I believe I have a similar problem but there are no signs of external leaks. My 318 was having some steering issues so I purchased a parted out power steering control valve on ebay and had it installed. The "new" unit is not working any better. The steering is sporadic as it takes many revolutions of the steering wheel to get the front wheels to cut. Other times it seems to work much better.Could the ebay unit also be deficient? I also found that the rear hydraulic cylinder is not functioning? My JD dealer has advised me that this is all related to an internal leak of the power steering control valve? Could there be any other explanations for the steering deficiencies? (hydrostatic charge pump? etc) I would welcome any suggestions.
I was gifted this machine literally in a basket. The mower, plus three baskets full of parts. Idiot me, I won't back down from a challenge but I saw potential in the lack of structural rust or evident wear. New Gator blades, new tires. What the heck.

I got it all together over a weekend and found the following questions unanswered.

Firstly. How to adjust for neutral. Adjusting the rod-end ball and socket linkage gets you to neutral easily. But at neutral the top speed is limited. There seems no way to remedy this. The primary arm on the actuator shaft (the shaft that the shift lever rides on) has a bolt that allows for adjustment. But as long as it is within a range, it makes no difference in enabling top speed available from the Eaton hydraulic xmission to the wheels. Move this shift lever adjustment and you just have to re-compensate the neutral setting via the ball/socket connection rod. You're right back where you started.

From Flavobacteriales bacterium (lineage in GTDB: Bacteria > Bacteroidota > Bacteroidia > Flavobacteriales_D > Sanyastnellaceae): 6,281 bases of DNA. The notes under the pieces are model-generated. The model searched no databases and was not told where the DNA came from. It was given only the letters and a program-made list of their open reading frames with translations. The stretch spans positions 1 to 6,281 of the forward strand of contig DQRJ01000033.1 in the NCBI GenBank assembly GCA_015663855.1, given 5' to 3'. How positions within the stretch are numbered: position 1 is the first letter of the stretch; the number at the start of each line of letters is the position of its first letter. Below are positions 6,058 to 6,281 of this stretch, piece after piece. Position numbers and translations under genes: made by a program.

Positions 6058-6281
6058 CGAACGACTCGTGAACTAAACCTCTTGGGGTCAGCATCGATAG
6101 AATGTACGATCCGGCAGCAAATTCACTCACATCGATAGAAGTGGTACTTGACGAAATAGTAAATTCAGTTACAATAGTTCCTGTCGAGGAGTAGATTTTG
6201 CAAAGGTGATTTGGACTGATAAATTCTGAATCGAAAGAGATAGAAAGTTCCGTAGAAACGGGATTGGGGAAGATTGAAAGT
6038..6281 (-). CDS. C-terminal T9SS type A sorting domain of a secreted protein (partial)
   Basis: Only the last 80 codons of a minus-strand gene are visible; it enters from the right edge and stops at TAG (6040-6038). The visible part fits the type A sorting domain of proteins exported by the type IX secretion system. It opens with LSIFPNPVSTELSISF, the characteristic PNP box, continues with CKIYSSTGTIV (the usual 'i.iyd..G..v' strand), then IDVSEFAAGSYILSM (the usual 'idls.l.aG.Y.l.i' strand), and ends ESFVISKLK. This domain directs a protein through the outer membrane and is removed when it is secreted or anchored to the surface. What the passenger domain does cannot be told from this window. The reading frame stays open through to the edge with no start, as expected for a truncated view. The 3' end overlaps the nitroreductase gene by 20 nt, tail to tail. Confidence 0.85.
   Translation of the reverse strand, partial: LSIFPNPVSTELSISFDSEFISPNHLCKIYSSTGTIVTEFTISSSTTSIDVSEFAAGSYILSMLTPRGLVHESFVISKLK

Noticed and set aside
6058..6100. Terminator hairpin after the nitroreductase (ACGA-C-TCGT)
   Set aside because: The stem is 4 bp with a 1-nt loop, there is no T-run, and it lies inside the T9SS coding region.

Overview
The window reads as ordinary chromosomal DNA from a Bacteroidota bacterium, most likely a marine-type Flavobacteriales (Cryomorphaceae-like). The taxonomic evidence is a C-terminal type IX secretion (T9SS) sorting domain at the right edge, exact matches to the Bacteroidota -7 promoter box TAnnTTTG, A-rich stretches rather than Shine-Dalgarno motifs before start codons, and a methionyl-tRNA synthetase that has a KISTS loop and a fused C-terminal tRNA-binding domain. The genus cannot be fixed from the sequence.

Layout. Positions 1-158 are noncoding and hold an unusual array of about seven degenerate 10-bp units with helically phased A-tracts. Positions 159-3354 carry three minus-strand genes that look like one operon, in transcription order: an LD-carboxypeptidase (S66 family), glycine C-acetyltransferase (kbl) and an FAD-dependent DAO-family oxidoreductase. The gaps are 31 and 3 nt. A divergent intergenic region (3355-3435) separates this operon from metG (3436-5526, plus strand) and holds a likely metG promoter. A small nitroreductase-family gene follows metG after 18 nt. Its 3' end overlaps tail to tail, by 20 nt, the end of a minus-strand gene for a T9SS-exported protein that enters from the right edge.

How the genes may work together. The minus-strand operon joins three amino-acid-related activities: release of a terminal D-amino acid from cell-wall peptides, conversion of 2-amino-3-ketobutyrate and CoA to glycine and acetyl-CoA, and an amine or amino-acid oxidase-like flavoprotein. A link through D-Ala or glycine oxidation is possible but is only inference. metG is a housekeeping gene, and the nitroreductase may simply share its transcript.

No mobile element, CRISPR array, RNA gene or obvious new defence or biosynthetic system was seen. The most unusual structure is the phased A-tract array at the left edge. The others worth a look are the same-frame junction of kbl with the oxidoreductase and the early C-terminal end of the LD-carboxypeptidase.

The only way I've imagined enabling top useful speed out of the hydrostatic xmission, while being able to adjust neutral so that it's not creeping/surging forward, is to reposition the ball connection on the actuator shaft by about 1/4 to 1/2 inch farther out from the pivot point of the arm, or the same CLOSER to the pivot point on the xmission side actuator arm. Easily done with my tig welder.... but I wonder if I'm missing something. Did JD really make it impossible to adjust this setting?

A trashy jerry-rigged fix would be to dremel out the channel in the plastic fwd/neut/rev frame on the right rear fender so that he speed lever could go further forward. It really is that easy. That's all that's stopping it. There must be a more "elegant" way.

One other question.

What is the range of measured output from the two stator wires emerging from the engine behind the starter motor? 12.5hp B&S. Got the diode correctly situated. The A/C wire is just dead ended with a wire nut. I had to pull the flywheel to clean up the A/C to D/C wire via diode since it had been rubbing against the flywheel. Just discovered that tonight. Battery wasn't charging and the motor was running inconsistantly. There are sooooo many variables to a rough running little Briggs.

What I'd assumed was carburetion turned out to be a raw exposed copper wire intermittently grounding to the flywheel. Was losing so much spark that the battery stayed anemic and the rpm was always choppy. What a difference this little repair made. Soldered, heat shrunk, and insulated far from any moving parts. What should I get for reading from the all A/C side and from the ac/dc diode converted side? I've read it's from 20 to 30 volts to charge the battery.